Road crashes during the Christmas season (December 21 to January 10) are 21 per cent more likely to result in death or serious injury than crashes that occur over the rest of the year, according to results of a QUT analysis of the state's road crash data from 2015 to 2019.
Senior Sergeant Ken Murray, who is officer in charge at Beaudesert Police Station said the statistics underlined the potential tragedy associated with drink or drug driving.
"Every day, road crashes devastate the lives of Queenslanders and take an enormous toll on families and communities," he said.
"As our COVID-19 restrictions have lifted, the Beaudesert area has seen a sharp increase in people driving under the influence of alcohol and drugs.
"We are asking you to consciously think about how you drive every day.
"Make road safety the priority for you and your family by separating drinking from driving.
"I am asking you to own your responsibility to drive safely this holiday period."
Researchers from QUT's Accident Research and Road Safety Centre compared crash data from Christmas travel with non-Christmas travel, looking at key contributing factors based on those five years.
Also read:Breaking down Australia's 2019 road toll
CARRS-Q deputy director Dr Mark King said there was no escaping the statistics.
"When you look at the numbers, the Christmas-New Year period is the most dangerous time to be involved in a traffic crash - we have 'worse' crashes," he said.
"This means there's a higher risk that a crash will result in death or serious injury between December 21 and January 10 on Queensland roads than any other time of the year.
"Specifically, our modelling shows a 21 per cent increase in the odds of death or injury over the Christmas period.
"It's been a tough year for many people due to COVID-19, but the pandemic has brought out a sense of community, with the majority of Australians willing to think of others and act responsibly.
"We urge all Queenslanders to think about their behaviour on the roads over the Christmas holidays and use that same sense of responsibility and caution that has been a hallmark of 2020.
"Remember that we all share the roads with others and that our actions affect others.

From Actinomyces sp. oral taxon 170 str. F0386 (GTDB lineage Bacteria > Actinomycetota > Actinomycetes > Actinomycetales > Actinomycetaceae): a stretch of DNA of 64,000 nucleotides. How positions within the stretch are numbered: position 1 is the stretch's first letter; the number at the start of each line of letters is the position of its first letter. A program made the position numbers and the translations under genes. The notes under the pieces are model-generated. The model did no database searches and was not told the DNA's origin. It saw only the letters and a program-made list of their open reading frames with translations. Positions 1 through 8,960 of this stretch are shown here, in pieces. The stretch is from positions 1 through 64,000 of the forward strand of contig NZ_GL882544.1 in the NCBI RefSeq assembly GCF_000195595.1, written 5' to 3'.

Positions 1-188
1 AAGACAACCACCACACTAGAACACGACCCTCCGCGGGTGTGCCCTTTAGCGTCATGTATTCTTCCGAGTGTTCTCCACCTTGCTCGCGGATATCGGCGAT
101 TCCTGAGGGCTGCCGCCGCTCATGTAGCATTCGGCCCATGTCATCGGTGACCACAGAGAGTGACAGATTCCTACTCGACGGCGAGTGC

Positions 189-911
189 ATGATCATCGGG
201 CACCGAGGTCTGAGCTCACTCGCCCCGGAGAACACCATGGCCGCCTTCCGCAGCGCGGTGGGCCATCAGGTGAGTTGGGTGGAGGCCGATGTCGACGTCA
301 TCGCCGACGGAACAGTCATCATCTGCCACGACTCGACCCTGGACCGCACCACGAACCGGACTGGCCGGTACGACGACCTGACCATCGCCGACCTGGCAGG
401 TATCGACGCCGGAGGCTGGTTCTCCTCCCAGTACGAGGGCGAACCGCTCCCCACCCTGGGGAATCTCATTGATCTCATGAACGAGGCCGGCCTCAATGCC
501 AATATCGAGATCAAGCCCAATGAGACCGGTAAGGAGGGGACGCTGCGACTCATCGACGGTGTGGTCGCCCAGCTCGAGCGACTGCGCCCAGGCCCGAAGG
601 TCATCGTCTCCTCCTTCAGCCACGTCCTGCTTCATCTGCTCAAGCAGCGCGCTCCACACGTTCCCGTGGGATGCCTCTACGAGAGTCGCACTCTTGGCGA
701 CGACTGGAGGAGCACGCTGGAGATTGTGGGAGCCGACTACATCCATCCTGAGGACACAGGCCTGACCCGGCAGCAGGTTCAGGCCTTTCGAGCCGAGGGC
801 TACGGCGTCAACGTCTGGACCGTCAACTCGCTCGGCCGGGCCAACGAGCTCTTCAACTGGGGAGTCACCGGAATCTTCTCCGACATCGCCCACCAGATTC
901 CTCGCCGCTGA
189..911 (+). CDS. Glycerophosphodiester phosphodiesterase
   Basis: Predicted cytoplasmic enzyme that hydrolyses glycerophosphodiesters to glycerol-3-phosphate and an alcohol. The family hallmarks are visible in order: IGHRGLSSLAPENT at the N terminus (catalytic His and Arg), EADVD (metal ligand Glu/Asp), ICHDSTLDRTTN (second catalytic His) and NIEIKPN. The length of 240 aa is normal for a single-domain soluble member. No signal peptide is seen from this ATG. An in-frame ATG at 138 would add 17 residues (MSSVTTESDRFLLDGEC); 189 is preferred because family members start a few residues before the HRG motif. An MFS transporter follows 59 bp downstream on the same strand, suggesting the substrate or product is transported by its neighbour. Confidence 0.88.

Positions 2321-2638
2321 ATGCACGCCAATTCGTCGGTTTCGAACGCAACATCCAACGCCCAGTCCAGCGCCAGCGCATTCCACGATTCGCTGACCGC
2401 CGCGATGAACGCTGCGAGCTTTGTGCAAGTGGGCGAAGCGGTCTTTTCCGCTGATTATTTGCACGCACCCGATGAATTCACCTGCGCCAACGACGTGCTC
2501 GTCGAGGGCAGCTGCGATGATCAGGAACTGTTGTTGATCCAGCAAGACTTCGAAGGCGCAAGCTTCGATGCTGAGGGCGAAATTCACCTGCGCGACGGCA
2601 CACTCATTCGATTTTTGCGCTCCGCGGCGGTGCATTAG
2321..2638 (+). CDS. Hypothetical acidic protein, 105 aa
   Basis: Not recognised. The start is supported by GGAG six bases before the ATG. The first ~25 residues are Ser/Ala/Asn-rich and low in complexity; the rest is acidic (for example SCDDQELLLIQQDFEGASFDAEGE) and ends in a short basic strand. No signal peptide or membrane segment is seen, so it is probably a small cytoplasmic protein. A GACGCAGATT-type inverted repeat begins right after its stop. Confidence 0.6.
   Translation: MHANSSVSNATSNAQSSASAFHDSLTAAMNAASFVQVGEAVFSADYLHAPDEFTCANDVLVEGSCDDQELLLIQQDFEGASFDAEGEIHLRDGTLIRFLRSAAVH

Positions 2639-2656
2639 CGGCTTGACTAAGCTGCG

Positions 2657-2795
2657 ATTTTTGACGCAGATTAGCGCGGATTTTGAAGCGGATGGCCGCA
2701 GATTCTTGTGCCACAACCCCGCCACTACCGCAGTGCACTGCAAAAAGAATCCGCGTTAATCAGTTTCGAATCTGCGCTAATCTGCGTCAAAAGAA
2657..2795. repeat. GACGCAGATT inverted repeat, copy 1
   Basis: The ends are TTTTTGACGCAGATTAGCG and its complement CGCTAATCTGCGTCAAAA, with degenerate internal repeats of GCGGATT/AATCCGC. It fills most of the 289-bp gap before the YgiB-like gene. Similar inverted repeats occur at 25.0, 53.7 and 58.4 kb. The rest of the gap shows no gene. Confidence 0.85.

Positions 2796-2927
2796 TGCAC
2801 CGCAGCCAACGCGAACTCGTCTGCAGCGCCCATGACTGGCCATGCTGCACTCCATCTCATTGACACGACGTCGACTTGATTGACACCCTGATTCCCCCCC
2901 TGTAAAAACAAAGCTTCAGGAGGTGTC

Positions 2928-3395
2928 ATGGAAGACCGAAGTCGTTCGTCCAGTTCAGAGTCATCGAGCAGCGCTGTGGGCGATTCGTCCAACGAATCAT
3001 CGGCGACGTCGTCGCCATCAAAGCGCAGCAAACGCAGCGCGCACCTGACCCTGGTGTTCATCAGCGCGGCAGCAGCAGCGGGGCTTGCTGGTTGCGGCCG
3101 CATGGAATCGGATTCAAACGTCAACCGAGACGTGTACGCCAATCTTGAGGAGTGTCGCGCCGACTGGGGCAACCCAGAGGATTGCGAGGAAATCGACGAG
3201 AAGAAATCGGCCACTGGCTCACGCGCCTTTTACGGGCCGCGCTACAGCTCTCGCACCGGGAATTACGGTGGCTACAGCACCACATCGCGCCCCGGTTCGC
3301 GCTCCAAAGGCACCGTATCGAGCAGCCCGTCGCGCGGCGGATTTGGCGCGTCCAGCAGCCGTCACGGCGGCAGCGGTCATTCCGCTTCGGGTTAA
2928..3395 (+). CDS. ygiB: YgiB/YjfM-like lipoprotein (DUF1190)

"COVID has made us stay at home more this year and we've learnt we don't have to drive as much.
"So think about whether you really need to be on the road during some of the busiest days over the holidays.
"CARRS-Q senior research fellow Shamsunnahar Yasmin modelled key variables that contributed to crashes during the Christmas holiday season - and how much the likelihood of crashes, fatalities and serious injuries compared to other times of year.
Crashes involving unlicensed drivers and head-on collisions (which can often be the result of distracted driving or fatigue) top the list.
Other danger areas of increased risk include driving at night and on the weekends.
Compared to the rest of the motoring year, the Christmas season modelling showed:
- Crashes involving an unlicensed driver are 37 per cent more likely to happen
- Head-on crashes are 35 per cent more likely to happen
- Crashes involving a single vehicle are 24 per cent more likely to happen
- Crashes involving an alcohol or drug-impaired driver are 19 per cent more likely to happen
- Crashes on weekends are 19 per cent more likely to happen
- Night-time crashes (6pm to 6am) are 12 per cent more likely to happen
Dr King said driver distraction and driver fatigue contributed to many crashes over Christmas, but both were preventable.
"Mobile phones are now one of the biggest distractions and causes of crashes, so don't touch your phone when you are driving - no matter how short or long the trip is," he said.
"If you are driving long distances, make sure you plan your journey to take regular breaks and avoid driving at night whenever possible."